For the first time, under the Lisbon Treaty foreign direct investment would become an exclusive competence of the EU as part of its common commercial policy. This means that the tools which have been used so successfully by the IDA to attract tens of thousands of jobs to Ireland will become the sole preserve of the European Union and the Irish Government will have to seek permissions

    7. Enshrines EU law as superior to Irish law

    On June 12th we will be voting on the 28th amendment to the Irish Constitution which clearly restates the following:
    11° No provision of this Constitution invalidates laws enacted, acts done or measures adopted by the State that are necessitated by the obligations of membership of the European Union referred to in subsection 10° of this section, or prevents laws enacted, acts done or measures adopted by the said European Union or by institutions thereof, or by bodies competent under the treaties referred to in this section, from having the force of law in the State.”

    8. The Treaty can be changed without another referendum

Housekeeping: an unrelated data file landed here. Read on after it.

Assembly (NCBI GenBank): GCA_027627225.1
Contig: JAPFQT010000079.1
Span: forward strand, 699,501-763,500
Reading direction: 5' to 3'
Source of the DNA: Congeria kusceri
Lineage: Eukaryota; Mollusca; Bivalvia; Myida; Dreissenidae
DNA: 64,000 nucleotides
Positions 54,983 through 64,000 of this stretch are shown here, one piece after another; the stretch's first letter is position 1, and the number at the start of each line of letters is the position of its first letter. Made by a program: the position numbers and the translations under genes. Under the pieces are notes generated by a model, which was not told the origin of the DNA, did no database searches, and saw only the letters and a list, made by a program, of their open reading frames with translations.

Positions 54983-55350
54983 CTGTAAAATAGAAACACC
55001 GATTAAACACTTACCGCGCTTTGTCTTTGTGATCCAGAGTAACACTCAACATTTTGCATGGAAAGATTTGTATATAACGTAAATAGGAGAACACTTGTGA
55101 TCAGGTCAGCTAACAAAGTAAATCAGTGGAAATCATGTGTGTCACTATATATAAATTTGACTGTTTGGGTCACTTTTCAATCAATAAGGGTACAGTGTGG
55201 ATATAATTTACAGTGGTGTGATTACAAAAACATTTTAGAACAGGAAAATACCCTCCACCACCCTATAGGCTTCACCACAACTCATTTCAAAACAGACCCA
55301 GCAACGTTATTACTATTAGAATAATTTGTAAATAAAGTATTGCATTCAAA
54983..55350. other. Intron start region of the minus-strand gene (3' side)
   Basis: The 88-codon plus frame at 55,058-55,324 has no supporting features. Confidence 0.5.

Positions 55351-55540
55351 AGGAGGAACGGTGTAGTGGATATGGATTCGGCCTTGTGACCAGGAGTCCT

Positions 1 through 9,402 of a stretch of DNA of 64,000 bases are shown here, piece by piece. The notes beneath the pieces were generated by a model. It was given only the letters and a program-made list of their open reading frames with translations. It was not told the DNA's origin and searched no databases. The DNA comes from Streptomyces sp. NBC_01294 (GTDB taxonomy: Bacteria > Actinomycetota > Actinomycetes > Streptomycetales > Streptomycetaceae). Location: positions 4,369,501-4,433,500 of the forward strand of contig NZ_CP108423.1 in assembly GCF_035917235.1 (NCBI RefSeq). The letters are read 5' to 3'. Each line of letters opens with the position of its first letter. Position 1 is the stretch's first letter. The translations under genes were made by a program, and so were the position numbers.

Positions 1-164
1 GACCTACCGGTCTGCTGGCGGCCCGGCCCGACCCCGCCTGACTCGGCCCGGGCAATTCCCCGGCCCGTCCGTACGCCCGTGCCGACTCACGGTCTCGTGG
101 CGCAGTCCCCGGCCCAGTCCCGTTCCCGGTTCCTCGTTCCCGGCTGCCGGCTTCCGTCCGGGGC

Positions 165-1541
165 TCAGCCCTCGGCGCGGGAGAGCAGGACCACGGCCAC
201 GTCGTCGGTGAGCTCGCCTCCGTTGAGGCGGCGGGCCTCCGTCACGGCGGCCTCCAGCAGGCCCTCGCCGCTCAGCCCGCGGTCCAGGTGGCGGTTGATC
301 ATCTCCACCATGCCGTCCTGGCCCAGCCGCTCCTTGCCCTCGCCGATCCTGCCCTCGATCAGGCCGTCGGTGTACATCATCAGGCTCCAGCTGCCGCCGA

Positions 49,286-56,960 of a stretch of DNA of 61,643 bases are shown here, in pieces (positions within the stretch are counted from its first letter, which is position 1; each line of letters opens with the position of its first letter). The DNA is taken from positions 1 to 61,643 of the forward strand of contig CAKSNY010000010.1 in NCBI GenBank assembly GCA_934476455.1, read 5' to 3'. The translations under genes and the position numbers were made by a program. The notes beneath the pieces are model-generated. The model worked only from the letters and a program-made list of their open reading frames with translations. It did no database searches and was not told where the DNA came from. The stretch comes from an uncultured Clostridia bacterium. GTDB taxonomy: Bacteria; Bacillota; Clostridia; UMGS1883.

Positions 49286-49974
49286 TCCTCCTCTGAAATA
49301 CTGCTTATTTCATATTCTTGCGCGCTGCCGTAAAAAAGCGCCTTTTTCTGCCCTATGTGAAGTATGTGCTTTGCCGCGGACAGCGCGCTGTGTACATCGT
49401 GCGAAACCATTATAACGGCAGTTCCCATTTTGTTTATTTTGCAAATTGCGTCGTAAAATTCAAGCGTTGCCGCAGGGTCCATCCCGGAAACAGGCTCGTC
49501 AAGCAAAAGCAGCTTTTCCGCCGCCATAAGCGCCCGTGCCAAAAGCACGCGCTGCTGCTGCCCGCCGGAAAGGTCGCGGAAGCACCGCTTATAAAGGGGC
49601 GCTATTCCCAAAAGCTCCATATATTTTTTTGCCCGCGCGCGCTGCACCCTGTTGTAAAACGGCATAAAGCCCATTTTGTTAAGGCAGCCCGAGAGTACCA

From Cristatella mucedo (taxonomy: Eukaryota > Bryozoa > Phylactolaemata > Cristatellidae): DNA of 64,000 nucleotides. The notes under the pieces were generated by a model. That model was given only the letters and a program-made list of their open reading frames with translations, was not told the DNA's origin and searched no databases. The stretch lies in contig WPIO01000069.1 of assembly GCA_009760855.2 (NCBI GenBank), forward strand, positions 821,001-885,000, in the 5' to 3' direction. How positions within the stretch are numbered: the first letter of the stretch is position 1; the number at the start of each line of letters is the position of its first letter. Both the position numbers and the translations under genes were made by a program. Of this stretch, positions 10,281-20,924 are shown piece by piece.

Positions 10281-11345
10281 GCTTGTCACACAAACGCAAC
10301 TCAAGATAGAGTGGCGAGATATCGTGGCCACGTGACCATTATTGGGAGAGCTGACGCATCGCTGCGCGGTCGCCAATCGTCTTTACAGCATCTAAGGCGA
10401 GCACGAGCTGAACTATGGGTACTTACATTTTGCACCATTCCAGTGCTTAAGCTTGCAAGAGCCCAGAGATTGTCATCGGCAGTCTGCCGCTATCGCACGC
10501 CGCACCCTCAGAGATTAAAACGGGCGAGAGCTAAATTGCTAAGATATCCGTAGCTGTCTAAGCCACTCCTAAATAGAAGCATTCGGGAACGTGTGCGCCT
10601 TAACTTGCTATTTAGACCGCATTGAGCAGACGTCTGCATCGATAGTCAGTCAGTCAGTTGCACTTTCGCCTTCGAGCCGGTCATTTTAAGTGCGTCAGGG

Article 48 of the Treaty enables changes to be made to it after ratification without the constitutional requirement for another referendum in Ireland. This is confirmed by the independent Referendum Commission on its website which states: there “may” be a requirement for a referendum to implement such changes.
  5. RouteClearance

    RouteClearance Monkey+++

    This Lisbon Treaty is nothing but a way for the EU's PTB to take any remaining individual freedoms that is left in Europe.
  6. toemag

    toemag Monkey++

    Correct, and we the British and here in Germany never got a say in it. Sold down the swanny by some we want to rule the world NWO type's.

    Just off to graze in the pasture if it don't break any €uro laws.

  7. Tango3

    Tango3 Aimless wanderer

    one more step in the route towards a consolidated world government to levy taxes and regulate the crap outta everything...
    European Union
    African Union
    North American Union
    Asian Union
    latin America has one in the works too but I can't properly name it...

    Once they are all complete they can be tied by treaty under ONE GUY.( The proverbial "new World Order)which is great(!) for the new layer of Government but, I fail to see how this is extra layer of regulation is advantageous to the average citizen of the world.
  8. BAT1

    BAT1 Cowboys know no fear

    Now we the people have to keep the NAU from taking hold here. The world has awoke to the age old scam used to dissolve a nations sovereignty.
    They can't fool us and will never rule us.